Battle heats up over fired US attorneys
Congress is threatening contempt citations, while President Bush claims executive privilege.
Think the months-long confrontation between the White House and Congress over the dismissal of federal prosecutors already has been heated? Just wait. It's now on the verge of escalating into all-out legal war.
President Bush, citing executive privilege, has refused to provide testimony and documents requested by the Democrat-led Congress. Congressional leaders are threatening contempt citations in response. Both sides seem willing to fight over what they deem to be their constitutional prerogatives.
If they do, the ensuing court battle could be bitter and draining and drag on through the administration's final months, hampering Mr. Bush's attempt to shape a domestic legacy.
"It's a huge distraction to the Bush presidency's ability to focus on other matters, no doubt about it," says Mark Rozell, an expert on executive privilege at George Mason University.
This struggle comes at a time when a real war in Iraq is straining US resources and raising tensions between a Republican White House and a Congress controlled by Democrats.
The direction of the political struggle may be clearer as early as Wednesday, when former White House political director Sara Taylor is scheduled to appear before the Senate Judiciary Committee to discuss what she knows about last year's sudden firings of eight US attorneys.
On Monday, White House counsel Fred Fielding sent the Senate panel a combative letter in which he indicated that the White House would not turn over documents related to the controversy and would try to block the testimony of Ms. Taylor and other former and current White House officials.
"The assertion of executive privilege here is intended to protect a fundamental interest of the presidency: the necessity that a president receive candid advice from his advisers," wrote Mr. Fielding.
US attorneys serve at the pleasure of the president, who can hire and fire them at will. However, Congressional panels since this spring have been probing last year's sudden dismissals. Lawmakers want to determine whether the White House ordered them to for reasons that might be deemed politically improper, such as an attempt to hurry prosecutions that could have hurt Democrats in last fall's elections.
As a legal matter, Bush's claim of executive privilege in this case faces difficulties, say experts.
Courts have held that the executive privilege does exist. But in the past, it has been applied to direct communications between the president and his top aides.
Claiming privilege for communications between White House officials and Cabinet counterparts at the Department of Justice may be more of a stretch. Nor does the president have any real power to prevent former employees such as Taylor or ex-White House counsel Harriet Miers from testifying.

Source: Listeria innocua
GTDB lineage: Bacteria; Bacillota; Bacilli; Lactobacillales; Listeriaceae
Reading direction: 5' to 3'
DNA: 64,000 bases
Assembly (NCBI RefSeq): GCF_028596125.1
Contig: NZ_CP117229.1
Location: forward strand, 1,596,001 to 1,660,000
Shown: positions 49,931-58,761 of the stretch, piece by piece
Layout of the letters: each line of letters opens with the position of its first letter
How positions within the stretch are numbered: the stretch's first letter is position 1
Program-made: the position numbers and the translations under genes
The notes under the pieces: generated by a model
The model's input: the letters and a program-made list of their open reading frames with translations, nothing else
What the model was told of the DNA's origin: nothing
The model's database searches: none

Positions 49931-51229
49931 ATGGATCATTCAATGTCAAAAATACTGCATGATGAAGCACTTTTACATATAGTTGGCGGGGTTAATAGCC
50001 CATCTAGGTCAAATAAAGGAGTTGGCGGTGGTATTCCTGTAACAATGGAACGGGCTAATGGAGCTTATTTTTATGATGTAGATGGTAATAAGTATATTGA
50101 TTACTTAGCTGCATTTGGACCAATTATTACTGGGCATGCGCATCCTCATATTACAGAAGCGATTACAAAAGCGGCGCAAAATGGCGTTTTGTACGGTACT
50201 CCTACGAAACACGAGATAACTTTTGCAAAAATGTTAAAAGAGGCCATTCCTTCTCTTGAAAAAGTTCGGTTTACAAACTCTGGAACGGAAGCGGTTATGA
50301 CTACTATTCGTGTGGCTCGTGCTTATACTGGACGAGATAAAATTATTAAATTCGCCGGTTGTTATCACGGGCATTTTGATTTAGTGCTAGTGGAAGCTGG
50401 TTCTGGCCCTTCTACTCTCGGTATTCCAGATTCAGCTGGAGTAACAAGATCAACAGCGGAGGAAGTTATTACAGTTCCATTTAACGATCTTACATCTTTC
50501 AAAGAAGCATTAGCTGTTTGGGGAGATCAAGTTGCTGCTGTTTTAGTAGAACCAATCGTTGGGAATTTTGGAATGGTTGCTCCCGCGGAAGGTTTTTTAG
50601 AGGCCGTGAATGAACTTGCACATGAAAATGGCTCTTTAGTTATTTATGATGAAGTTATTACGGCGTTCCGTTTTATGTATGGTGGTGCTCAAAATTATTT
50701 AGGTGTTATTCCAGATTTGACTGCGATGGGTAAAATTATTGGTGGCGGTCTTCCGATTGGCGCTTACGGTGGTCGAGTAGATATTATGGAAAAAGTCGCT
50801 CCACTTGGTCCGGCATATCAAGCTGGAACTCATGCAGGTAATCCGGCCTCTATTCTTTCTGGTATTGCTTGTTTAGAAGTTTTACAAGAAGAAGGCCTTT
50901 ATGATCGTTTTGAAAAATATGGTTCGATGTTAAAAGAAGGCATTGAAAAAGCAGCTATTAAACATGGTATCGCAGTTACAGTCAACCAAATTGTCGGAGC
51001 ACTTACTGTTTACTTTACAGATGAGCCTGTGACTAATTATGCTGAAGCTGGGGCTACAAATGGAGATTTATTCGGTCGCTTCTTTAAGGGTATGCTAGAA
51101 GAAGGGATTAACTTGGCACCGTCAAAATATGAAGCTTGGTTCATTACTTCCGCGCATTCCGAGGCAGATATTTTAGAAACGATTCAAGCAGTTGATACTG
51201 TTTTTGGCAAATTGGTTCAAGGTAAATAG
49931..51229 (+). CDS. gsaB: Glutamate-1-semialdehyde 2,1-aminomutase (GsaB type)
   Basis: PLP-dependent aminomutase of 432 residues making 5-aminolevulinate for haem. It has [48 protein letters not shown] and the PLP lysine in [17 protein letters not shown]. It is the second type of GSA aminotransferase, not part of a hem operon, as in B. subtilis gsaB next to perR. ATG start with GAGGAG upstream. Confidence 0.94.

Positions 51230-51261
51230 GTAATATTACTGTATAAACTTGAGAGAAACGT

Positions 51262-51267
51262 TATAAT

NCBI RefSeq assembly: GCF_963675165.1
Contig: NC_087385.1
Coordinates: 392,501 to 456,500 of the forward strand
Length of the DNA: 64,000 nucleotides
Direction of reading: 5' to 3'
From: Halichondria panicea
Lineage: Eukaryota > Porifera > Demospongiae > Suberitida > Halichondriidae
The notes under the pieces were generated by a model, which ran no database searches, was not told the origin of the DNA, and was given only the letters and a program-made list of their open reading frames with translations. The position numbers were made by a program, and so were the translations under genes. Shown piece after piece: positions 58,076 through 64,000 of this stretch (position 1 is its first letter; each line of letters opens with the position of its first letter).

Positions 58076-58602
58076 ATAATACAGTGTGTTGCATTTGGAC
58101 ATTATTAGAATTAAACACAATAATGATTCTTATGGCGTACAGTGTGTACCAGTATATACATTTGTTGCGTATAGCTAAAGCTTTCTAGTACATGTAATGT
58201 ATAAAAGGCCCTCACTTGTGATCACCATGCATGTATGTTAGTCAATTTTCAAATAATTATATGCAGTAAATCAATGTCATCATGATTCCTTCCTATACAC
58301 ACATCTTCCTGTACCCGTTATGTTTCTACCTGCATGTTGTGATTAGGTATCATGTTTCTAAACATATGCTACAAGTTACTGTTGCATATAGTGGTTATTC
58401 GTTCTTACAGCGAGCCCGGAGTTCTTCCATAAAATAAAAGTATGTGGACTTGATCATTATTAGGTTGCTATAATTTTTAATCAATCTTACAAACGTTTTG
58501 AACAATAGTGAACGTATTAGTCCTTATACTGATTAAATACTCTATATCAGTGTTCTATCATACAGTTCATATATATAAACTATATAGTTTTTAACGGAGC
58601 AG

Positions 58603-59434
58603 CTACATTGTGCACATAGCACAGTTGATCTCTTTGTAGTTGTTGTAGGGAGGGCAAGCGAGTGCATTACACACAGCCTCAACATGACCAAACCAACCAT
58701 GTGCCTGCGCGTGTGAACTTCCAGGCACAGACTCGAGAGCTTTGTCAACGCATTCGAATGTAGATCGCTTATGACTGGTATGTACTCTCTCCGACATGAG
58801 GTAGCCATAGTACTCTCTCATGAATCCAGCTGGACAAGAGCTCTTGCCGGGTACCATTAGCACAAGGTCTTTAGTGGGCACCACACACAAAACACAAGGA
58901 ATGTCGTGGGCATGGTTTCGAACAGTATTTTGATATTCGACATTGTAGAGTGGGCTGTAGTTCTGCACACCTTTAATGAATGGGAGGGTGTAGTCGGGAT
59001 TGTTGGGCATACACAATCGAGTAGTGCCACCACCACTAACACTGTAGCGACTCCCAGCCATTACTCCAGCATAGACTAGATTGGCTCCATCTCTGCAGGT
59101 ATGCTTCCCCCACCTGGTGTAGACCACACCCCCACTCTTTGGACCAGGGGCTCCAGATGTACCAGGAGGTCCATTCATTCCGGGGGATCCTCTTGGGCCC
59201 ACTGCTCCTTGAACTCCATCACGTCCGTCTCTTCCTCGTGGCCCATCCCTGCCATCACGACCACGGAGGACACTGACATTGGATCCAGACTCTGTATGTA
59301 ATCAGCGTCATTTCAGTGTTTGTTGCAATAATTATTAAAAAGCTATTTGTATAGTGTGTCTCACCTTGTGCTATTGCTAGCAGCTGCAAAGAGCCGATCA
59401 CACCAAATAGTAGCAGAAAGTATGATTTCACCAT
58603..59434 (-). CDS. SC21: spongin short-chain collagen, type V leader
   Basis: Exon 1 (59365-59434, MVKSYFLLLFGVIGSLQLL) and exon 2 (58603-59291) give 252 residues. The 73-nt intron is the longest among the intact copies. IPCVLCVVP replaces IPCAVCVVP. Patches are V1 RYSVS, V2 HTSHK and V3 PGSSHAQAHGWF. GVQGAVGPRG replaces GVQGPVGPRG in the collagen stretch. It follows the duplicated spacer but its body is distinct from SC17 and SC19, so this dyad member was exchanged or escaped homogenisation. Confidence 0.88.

"But it's hard to imagine that people who have been so loyal to the White House will go against the president's wishes," says Carl Tobias, a law professor at the University of Richmond in Virginia.
However, it's hard to predict how the US Supreme Court might rule on the issue, if a case reaches that far. In general, the current court has come down on the side of executive power, say experts.
And if Congress does issue contempt citations for anyone in this matter, lawmakers' next step would be a criminal referral to Jeff Taylor, US attorney for the District of Columbia.
Mr. Taylor – a Bush appointee – would then have to decide how to pursue the matter.
"On a case like this, does anyone believe the US attorney is going to bring a criminal contempt citation against anyone?" asked Sen. Arlen Specter (R) of Pennsylvania, ranking minority member of the Senate Judiciary Committee, in a wire-service interview on Monday.
In addition, any legal process in this case would be a lengthy one. And the end of the Bush administration is in sight. In resisting congressional subpoenas on the prosecutor issue, White House officials may be attempting to run out the clock, says Professor Rozell.
Past presidents have sought compromise on executive-privilege issues in part to limit political damage. To the public, a privilege claim can make it seem as if the White House has something to hide.
But Bush, with low popularity ratings, may have little to lose, politically speaking – as shown by his commutation of the sentence of former vice presidential aide I. Lewis "Scooter" Libby.
"Perhaps he even sees this as an opportunity to make himself look strong," says Rozell.
There may be political dangers for Congress in this case as well, say some experts. Given Iraq, the failure of immigration legislation in the Senate, spiking gas prices, and other current problems of public policy, "to imagine that the public will focus intently on this one problem – well, it's not going to happen," says Norman Ornstein, a political scholar at the American Enterprise Institute in Washington, D.C.
Thus the battle over fired attorneys could become for the Bush White House what the congressional investigation into the Iran-contra affair was for the Reagan administration – a long, draining legal exercise that causes eight years of life in the White House to end on a sour note.